In fact, in the last two decades, fishing has increased so dramatically that monkfish stocks started to decline. Landings peaked in 1997 at sixty million pounds. However, thanks to the quick action of both the United States and Canada, a management plan was put in place and the stock population started to increase and stabilize. Landings now average around thirty-five million pounds annually. Monkfish are caught using trawls, gillnets, and dredges. The fishery is managed by the National Oceanic and Atmospheric Administration (NOAA), the New England Regional Fishery Management Council, and the Mid-Atlantic Fishery Management Council. These organizations do not impose annual catch limits, but do limit daily catches as well as limit access to the fishery. Nevertheless, the catch is still exceeding target catch levels in certain locations.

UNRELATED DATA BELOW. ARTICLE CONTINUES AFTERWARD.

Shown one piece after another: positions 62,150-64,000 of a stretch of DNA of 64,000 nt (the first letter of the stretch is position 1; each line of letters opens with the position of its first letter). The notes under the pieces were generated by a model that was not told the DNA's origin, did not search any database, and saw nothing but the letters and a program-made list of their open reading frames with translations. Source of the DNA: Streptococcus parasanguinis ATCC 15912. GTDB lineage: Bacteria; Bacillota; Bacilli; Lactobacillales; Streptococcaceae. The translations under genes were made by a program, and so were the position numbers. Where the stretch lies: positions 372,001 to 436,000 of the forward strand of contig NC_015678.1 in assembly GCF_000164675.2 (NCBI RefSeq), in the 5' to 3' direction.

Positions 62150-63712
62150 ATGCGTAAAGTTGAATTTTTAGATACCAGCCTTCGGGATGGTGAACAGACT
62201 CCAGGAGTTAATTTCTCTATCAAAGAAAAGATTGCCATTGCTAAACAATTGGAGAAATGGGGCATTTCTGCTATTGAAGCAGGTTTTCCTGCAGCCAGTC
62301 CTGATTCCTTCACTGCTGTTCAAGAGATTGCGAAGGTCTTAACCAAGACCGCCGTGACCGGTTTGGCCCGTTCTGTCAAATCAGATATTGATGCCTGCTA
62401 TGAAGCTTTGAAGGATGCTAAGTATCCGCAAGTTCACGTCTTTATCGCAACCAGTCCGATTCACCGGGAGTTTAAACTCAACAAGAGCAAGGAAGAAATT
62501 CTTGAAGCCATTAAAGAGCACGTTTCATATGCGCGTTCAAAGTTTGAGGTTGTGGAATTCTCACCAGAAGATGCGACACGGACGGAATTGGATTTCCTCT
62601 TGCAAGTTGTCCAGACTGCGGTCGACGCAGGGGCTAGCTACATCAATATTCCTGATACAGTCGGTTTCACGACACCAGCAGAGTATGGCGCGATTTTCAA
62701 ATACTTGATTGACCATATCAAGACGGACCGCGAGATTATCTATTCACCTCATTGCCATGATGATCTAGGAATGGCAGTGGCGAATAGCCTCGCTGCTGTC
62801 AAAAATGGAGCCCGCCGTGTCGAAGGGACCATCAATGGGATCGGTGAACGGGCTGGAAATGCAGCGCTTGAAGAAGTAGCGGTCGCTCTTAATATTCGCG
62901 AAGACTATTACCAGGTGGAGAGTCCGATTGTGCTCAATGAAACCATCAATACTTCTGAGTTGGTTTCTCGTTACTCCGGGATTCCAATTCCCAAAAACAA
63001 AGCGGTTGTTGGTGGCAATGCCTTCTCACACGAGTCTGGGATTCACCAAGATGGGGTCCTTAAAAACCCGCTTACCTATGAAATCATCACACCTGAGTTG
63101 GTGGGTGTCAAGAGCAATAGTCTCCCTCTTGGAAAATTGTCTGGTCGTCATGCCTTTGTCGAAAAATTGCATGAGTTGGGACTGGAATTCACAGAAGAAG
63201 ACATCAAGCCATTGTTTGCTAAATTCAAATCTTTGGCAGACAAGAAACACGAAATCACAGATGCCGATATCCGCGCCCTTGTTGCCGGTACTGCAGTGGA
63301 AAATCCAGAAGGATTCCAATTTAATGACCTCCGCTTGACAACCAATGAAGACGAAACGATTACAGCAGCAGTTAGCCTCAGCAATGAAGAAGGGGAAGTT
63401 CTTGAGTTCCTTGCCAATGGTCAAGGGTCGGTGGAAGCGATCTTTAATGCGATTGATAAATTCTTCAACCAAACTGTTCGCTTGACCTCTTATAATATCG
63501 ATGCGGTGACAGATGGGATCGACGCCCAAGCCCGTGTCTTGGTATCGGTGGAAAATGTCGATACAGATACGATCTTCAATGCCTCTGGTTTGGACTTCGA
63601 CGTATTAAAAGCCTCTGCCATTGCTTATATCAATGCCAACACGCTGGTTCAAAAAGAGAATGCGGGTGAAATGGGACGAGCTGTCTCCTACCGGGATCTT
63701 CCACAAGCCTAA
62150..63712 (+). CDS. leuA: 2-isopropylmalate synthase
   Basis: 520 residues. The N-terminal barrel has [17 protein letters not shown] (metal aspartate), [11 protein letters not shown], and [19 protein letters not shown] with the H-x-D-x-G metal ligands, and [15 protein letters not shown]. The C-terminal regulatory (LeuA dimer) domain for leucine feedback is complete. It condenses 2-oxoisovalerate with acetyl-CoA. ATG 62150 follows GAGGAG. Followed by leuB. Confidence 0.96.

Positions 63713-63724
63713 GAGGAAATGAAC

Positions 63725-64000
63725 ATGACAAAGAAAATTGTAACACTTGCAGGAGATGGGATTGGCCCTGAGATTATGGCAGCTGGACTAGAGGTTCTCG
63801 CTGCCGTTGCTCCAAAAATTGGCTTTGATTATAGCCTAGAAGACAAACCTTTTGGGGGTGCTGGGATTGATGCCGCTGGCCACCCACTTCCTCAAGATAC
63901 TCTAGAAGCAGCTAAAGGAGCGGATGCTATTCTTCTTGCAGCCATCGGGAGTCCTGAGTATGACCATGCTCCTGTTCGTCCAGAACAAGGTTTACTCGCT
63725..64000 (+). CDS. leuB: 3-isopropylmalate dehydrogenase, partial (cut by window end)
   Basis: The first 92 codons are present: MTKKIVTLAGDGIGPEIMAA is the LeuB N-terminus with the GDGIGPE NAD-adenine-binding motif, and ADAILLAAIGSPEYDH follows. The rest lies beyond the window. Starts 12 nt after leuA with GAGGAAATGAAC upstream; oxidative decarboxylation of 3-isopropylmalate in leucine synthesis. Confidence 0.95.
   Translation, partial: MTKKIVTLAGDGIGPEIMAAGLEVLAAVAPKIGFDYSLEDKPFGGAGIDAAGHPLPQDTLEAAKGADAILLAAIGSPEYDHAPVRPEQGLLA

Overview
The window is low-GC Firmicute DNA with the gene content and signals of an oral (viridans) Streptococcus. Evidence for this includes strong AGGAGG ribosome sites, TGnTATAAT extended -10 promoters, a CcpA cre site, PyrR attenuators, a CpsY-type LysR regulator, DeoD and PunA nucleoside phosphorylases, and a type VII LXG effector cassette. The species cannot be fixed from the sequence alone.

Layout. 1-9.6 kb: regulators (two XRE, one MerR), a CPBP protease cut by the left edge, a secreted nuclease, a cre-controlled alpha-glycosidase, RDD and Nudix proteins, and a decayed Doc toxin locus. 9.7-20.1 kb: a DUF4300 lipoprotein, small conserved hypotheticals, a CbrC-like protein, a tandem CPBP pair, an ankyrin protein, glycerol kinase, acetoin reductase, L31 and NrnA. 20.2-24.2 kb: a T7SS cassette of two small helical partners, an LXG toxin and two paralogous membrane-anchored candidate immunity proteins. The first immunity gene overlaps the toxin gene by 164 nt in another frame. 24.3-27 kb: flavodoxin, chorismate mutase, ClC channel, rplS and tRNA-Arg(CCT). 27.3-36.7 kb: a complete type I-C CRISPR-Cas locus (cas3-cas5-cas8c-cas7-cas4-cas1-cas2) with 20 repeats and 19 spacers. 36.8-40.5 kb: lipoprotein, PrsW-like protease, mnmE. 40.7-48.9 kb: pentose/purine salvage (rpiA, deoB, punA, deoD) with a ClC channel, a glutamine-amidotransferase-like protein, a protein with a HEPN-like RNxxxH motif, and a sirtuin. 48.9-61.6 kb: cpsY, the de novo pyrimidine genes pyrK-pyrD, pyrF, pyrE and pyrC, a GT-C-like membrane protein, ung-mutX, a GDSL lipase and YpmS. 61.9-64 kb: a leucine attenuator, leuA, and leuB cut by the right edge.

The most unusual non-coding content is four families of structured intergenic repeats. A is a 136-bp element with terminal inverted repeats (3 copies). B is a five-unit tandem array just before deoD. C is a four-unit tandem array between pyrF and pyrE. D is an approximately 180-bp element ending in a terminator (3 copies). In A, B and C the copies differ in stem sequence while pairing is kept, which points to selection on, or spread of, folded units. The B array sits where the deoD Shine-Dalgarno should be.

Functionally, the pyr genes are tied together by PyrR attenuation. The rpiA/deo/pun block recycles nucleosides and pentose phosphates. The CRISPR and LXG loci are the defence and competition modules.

Current threats to monkfish are common among New England marine species: warming temperatures, ocean acidification, and habitat loss.

NOAA Fishwatch considers monkfish to be well managed and a “smart seafood choice” – however, it is still vulnerable, and the fishery should continue to be closely monitored, or it could suffer the same fate as other groundfish fisheries.

So, if you are looking for a spooky-themed seafood dish for this weekend’s festivities, it might be time to give monkfish a try… It would also make one unique Halloween costume!